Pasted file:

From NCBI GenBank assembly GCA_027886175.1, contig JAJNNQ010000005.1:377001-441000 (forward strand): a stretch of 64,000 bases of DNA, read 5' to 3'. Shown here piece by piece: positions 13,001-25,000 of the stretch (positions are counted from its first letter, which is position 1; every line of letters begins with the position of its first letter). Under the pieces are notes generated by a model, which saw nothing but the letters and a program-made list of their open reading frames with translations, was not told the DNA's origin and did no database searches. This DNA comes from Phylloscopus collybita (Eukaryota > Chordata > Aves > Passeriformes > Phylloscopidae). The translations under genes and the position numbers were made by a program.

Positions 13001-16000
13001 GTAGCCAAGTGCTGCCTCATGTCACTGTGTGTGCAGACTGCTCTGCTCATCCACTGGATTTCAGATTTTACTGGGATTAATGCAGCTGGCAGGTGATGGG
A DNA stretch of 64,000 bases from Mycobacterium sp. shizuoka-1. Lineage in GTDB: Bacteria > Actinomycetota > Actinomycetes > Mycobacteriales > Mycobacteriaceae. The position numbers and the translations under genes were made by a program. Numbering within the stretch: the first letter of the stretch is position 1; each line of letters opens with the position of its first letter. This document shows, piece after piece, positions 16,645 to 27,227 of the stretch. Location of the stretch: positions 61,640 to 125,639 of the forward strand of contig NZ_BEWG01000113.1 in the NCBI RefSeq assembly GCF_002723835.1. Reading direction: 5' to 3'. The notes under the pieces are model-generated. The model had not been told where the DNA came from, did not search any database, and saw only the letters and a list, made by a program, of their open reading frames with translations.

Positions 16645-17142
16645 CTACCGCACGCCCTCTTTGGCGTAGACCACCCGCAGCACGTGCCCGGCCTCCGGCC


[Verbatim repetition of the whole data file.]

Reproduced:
From NCBI GenBank assembly GCA_027886175.1, contig JAJNNQ010000005.1:377001-441000 (forward strand): a stretch of 64,000 bases of DNA, read 5' to 3'. Shown here piece by piece: positions 13,001-25,000 of the stretch (positions are counted from its first letter, which is position 1; every line of letters begins with the position of its first letter). Under the pieces are notes generated by a model, which saw nothing but the letters and a program-made list of their open reading frames with translations, was not told the DNA's origin and did no database searches. This DNA comes from Phylloscopus collybita (Eukaryota > Chordata > Aves > Passeriformes > Phylloscopidae). The translations under genes and the position numbers were made by a program.

Positions 13001-16000
13001 GTAGCCAAGTGCTGCCTCATGTCACTGTGTGTGCAGACTGCTCTGCTCATCCACTGGATTTCAGATTTTACTGGGATTAATGCAGCTGGCAGGTGATGGG
A DNA stretch of 64,000 bases from Mycobacterium sp. shizuoka-1. Lineage in GTDB: Bacteria > Actinomycetota > Actinomycetes > Mycobacteriales > Mycobacteriaceae. The position numbers and the translations under genes were made by a program. Numbering within the stretch: the first letter of the stretch is position 1; each line of letters opens with the position of its first letter. This document shows, piece after piece, positions 16,645 to 27,227 of the stretch. Location of the stretch: positions 61,640 to 125,639 of the forward strand of contig NZ_BEWG01000113.1 in the NCBI RefSeq assembly GCF_002723835.1. Reading direction: 5' to 3'. The notes under the pieces are model-generated. The model had not been told where the DNA came from, did not search any database, and saw only the letters and a list, made by a program, of their open reading frames with translations.

Positions 16645-17142
16645 CTACCGCACGCCCTCTTTGGCGTAGACCACCCGCAGCACGTGCCCGGCCTCCGGCC